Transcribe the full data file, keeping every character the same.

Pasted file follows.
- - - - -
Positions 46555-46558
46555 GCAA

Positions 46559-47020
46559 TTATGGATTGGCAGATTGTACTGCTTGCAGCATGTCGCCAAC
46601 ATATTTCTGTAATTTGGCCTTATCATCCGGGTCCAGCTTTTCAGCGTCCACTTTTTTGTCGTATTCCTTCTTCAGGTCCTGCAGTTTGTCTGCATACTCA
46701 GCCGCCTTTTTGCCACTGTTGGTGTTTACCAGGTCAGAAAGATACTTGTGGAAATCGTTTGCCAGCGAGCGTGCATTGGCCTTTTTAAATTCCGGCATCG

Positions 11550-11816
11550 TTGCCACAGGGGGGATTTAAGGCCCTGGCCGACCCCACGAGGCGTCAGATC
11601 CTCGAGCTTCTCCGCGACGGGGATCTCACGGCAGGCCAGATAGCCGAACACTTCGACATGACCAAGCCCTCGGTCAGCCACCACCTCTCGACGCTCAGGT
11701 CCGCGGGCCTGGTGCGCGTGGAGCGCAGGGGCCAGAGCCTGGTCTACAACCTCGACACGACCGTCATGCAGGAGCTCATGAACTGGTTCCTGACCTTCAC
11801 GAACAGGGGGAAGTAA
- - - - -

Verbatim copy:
Positions 46555-46558
46555 GCAA

Positions 46559-47020
46559 TTATGGATTGGCAGATTGTACTGCTTGCAGCATGTCGCCAAC
46601 ATATTTCTGTAATTTGGCCTTATCATCCGGGTCCAGCTTTTCAGCGTCCACTTTTTTGTCGTATTCCTTCTTCAGGTCCTGCAGTTTGTCTGCATACTCA
46701 GCCGCCTTTTTGCCACTGTTGGTGTTTACCAGGTCAGAAAGATACTTGTGGAAATCGTTTGCCAGCGAGCGTGCATTGGCCTTTTTAAATTCCGGCATCG

Positions 11550-11816
11550 TTGCCACAGGGGGGATTTAAGGCCCTGGCCGACCCCACGAGGCGTCAGATC
11601 CTCGAGCTTCTCCGCGACGGGGATCTCACGGCAGGCCAGATAGCCGAACACTTCGACATGACCAAGCCCTCGGTCAGCCACCACCTCTCGACGCTCAGGT
11701 CCGCGGGCCTGGTGCGCGTGGAGCGCAGGGGCCAGAGCCTGGTCTACAACCTCGACACGACCGTCATGCAGGAGCTCATGAACTGGTTCCTGACCTTCAC
11801 GAACAGGGGGAAGTAA